“Research, innovation, and the deployment of AI and robotic systems are proceeding rapidly, and so, too, is the emergence of a transdisciplinary community of researchers in AI and the social sciences dedicated to AI safety and ethics,” states the executive summary to the final report. “The Hastings AI workshops played a seminal role in catalyzing the emergence of this worldwide network of organizations and individuals.” The Hastings Center’s project, Control and Responsible Innovation in the Development of AI and Robotics, was funded by the Future of Life Institute and led by Wendell Wallach, a senior advisor at The Hastings Center and a scholar at Yale University’s Interdisciplinary Center for Bioethics. Wallach is an internationally recognized expert on the ethical and governance concerns posed by emerging technologies, particularly artificial intelligence and neuroscience. Project participants included Stuart Russell, of the University of California, Berkeley; Bart Selman, of Cornell University; Francesca Rossi, of IBM; and David Roscoe, a Hastings Center advisory council member.Full Article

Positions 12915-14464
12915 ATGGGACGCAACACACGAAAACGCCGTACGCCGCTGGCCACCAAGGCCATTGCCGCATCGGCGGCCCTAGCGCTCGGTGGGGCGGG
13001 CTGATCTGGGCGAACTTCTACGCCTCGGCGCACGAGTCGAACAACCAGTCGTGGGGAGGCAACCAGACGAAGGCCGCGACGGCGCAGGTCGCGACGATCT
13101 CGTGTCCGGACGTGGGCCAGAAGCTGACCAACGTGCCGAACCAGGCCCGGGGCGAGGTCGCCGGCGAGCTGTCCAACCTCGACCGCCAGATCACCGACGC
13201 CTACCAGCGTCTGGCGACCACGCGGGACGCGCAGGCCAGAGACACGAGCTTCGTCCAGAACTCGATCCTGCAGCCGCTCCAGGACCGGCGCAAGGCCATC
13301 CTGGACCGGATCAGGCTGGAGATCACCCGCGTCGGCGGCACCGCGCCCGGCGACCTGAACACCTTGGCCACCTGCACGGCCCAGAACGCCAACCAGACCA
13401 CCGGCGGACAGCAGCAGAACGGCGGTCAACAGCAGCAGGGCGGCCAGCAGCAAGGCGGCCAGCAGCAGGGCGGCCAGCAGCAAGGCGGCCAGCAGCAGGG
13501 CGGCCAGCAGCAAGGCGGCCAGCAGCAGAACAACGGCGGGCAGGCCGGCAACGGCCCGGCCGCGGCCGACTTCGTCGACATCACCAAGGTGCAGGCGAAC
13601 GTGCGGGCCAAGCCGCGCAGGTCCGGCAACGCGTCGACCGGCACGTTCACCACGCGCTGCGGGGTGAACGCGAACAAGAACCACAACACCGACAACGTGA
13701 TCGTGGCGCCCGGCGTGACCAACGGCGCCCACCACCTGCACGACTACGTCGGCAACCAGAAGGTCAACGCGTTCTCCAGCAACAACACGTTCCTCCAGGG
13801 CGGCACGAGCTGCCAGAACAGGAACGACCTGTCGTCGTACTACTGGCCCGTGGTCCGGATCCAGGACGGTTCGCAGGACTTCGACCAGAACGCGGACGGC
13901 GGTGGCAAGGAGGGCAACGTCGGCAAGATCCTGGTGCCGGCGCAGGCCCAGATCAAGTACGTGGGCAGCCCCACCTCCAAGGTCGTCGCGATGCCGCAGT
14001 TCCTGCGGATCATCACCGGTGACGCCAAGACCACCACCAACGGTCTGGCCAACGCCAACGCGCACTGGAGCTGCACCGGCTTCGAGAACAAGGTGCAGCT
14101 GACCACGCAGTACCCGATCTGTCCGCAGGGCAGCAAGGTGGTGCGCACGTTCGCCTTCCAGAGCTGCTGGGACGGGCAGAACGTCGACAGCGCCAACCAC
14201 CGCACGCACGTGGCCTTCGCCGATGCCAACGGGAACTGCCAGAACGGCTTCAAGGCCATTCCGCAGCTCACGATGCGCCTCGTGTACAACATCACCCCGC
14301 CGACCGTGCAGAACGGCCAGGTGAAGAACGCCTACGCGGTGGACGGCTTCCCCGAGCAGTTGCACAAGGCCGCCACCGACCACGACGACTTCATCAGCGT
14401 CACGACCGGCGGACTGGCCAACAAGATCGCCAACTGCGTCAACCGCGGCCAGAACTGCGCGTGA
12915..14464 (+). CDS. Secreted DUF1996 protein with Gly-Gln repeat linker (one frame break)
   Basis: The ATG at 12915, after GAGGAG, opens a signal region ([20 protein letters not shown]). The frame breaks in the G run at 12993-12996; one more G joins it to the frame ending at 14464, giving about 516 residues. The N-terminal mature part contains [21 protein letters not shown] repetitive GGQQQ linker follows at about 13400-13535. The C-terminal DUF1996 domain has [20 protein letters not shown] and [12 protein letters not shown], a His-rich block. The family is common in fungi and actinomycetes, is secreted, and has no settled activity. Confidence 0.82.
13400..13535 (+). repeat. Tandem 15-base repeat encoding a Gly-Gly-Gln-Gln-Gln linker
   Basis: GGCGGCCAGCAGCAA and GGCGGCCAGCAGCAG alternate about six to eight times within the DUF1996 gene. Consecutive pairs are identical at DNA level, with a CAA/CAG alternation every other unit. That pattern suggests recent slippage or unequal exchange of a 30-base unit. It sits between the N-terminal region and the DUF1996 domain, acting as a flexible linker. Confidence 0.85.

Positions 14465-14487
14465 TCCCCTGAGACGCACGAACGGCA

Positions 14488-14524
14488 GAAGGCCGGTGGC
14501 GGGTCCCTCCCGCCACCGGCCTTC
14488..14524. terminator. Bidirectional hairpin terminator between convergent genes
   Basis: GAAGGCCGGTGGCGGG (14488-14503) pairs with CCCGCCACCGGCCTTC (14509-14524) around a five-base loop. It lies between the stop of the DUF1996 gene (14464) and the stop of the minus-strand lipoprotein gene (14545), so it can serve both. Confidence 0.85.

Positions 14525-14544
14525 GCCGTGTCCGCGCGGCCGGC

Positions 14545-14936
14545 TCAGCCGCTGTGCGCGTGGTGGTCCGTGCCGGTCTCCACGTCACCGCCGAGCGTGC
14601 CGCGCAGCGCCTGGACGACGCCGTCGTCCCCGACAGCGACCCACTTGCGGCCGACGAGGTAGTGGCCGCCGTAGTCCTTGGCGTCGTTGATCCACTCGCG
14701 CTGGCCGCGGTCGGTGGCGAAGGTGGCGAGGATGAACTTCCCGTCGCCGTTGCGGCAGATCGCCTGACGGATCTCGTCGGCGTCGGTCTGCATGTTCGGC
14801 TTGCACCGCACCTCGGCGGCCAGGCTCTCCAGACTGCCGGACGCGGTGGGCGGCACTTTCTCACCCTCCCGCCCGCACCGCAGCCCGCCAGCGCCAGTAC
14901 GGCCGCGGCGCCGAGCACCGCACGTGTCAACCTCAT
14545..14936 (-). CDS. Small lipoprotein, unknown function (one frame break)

On the one hand, reports of a rogue scientist, He Jiankui, who contravened the scientific and ethical norms that should guide the development of human genome editing reinforces the need for clarity about those norms and international monitoring of advances in the field. On the other hand, it shows the weaknesses and limitations of voluntary efforts – like the summit – to guide scientists’ practices. They lack any real enforcement power on their own, and have largely served to ensure that human genome editing research can continue, rather than promote reflection on whether we should edit the human germline in the first place.Full Article